Other issues: integration with DCE, Kerberos, WinNT, Netscape; good authorization infrastructure; multiple certificates (can one afford other infrastructures); levels of trust (solid vs. broad); toolkits; encrypted links to servers; integration with legacy software; buying keys (explain advantages, people expect to receive in a box).
Selecting target application for digital signature. Currently requires human signature, currently paper driven, limited risk, cross division/area and across Labs. Replace manual system & speed it up. Used ICO, used to take 4 days, now 4 hours or less. Challenges: guiding users from the familiar to the unknown; easy to use complete solutions; bridging the audit gap (paper pacifier, e.g. enable print out of statistics of transaction to allow user to sign and keep); setting up stable, long-term archiving for electronic records; allow multiple signatures on a document; cross-certifying; X.500 (DAP/DSP requires OSI stack, firewall problems); non X.500 alternatives? Unlike a written signature, a digital signature is not a universal signature today.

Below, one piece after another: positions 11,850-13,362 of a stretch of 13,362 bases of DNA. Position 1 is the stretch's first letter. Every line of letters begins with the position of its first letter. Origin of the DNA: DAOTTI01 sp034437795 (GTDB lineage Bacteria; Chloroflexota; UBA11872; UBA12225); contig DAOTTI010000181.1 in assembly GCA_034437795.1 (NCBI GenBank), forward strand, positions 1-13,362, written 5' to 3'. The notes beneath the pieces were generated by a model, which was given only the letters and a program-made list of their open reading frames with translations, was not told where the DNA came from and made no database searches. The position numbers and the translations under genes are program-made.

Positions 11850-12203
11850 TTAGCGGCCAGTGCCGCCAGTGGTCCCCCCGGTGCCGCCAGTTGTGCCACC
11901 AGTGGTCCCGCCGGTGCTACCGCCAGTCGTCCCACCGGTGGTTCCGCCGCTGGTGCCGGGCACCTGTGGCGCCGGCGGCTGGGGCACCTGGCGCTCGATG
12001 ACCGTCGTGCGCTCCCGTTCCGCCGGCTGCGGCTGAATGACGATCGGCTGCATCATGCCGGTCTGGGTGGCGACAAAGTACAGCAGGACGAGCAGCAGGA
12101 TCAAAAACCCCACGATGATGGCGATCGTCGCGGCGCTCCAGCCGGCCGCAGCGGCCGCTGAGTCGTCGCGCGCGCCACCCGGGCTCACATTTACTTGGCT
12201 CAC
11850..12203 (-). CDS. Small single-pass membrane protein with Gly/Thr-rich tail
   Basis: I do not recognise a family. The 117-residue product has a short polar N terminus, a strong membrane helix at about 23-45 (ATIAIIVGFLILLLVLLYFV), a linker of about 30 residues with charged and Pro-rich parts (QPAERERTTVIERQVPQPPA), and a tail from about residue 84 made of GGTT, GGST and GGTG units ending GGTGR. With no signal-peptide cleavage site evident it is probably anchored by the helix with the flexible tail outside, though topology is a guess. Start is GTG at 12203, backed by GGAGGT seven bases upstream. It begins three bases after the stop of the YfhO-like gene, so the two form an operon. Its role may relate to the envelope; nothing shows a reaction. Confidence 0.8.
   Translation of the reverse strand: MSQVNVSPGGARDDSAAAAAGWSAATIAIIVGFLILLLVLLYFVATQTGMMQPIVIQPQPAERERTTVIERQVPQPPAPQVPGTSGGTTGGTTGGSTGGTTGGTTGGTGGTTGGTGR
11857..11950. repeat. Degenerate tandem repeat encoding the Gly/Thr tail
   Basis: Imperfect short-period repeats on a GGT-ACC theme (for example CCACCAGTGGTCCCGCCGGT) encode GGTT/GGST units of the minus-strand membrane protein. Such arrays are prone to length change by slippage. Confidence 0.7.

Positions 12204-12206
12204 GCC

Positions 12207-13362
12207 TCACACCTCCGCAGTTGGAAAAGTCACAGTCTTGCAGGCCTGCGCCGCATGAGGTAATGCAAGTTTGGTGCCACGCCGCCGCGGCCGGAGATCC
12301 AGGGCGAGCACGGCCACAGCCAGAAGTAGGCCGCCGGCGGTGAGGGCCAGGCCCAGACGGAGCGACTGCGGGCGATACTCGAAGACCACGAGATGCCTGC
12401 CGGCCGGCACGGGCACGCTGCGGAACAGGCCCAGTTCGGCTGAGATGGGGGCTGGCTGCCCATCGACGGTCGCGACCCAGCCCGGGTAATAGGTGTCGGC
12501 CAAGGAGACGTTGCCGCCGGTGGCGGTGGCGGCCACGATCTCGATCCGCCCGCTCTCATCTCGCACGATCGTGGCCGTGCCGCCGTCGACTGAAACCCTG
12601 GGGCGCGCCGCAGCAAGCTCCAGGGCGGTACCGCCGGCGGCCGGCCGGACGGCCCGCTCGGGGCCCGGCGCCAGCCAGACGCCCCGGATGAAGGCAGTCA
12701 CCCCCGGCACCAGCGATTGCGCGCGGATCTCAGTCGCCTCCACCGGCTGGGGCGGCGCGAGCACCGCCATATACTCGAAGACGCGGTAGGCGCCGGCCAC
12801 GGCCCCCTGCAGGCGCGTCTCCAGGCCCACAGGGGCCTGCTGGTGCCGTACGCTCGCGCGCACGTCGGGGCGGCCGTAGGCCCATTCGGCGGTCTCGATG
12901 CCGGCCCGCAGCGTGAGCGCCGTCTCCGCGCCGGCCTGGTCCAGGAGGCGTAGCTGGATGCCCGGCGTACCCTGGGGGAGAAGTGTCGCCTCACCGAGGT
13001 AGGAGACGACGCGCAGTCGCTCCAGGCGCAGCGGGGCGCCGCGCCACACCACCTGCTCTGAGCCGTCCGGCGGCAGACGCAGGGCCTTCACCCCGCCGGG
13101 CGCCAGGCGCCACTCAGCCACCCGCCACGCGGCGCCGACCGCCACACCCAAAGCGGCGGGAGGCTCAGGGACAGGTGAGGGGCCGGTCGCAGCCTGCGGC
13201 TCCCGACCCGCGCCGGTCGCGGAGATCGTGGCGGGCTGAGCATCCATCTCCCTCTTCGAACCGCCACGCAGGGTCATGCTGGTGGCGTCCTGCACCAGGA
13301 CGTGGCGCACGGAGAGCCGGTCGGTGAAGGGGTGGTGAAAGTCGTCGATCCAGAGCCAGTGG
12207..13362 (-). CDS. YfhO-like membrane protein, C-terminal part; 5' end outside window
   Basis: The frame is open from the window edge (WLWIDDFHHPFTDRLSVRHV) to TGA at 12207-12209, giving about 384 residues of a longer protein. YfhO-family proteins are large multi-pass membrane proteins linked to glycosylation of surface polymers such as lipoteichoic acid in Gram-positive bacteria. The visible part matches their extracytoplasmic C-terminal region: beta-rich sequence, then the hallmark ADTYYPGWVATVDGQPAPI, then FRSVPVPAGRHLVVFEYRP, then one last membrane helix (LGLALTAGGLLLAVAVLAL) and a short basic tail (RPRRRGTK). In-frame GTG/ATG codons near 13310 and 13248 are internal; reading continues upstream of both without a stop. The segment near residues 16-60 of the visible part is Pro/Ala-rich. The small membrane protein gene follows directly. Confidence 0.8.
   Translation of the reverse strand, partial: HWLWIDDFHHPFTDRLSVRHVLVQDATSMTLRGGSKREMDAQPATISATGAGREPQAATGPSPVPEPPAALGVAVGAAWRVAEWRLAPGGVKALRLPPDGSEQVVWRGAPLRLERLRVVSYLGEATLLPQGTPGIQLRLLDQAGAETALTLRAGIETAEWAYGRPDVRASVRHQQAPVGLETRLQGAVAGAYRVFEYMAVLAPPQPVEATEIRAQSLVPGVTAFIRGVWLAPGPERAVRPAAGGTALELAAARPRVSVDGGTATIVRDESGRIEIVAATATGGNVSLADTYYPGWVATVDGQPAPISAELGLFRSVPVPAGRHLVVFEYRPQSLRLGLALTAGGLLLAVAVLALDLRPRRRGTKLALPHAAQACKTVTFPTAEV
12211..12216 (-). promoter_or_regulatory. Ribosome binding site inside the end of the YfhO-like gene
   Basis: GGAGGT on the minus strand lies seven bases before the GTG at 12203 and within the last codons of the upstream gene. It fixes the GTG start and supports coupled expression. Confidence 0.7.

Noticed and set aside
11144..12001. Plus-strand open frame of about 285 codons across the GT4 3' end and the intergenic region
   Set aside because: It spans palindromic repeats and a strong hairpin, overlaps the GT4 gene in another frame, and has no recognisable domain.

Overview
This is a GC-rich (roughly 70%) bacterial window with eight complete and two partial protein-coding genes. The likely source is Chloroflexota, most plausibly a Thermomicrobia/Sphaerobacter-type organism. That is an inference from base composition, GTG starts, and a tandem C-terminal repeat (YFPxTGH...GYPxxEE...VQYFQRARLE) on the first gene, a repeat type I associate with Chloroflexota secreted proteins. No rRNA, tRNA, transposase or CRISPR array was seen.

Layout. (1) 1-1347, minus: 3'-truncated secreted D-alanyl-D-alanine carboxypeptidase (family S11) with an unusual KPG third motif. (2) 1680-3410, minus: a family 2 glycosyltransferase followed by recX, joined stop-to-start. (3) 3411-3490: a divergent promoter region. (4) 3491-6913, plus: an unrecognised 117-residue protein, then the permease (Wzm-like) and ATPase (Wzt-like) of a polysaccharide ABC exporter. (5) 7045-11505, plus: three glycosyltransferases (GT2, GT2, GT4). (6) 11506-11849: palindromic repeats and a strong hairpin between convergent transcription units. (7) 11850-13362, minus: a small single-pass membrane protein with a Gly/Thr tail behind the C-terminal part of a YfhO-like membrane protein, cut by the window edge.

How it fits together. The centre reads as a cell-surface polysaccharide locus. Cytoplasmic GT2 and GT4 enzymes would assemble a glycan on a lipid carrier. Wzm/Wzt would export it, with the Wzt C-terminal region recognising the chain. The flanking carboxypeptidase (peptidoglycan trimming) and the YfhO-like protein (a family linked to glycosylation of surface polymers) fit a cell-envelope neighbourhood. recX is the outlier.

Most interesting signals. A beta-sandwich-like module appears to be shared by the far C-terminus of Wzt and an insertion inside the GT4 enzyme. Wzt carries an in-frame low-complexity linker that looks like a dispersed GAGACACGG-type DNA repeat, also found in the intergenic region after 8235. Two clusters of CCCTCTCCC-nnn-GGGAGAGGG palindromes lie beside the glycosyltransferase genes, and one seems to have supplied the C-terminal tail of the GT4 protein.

Potential solutions: work with vendors to add enhancements to products; DOE influence vendors to develop interoperable solutions.
Pilots are continuing at the various sites such as Allied Signal, LLNL, LANL, SNL.
Plan 39 is a DOE initiative to re-engineer DOE. Seventeen proposals put in for Plan 39 money. Four were from MICS (i.e. ER/ESnet). Total asked for was $18M. None funded. The current AM-NII was funded by MICS from available moneys. Now have 18 Plan 39 proposals. Requests reformatted, Woody Hall will review Nov 19, and hope to got forward for 1998 funding. All proposals should be on the Web in December.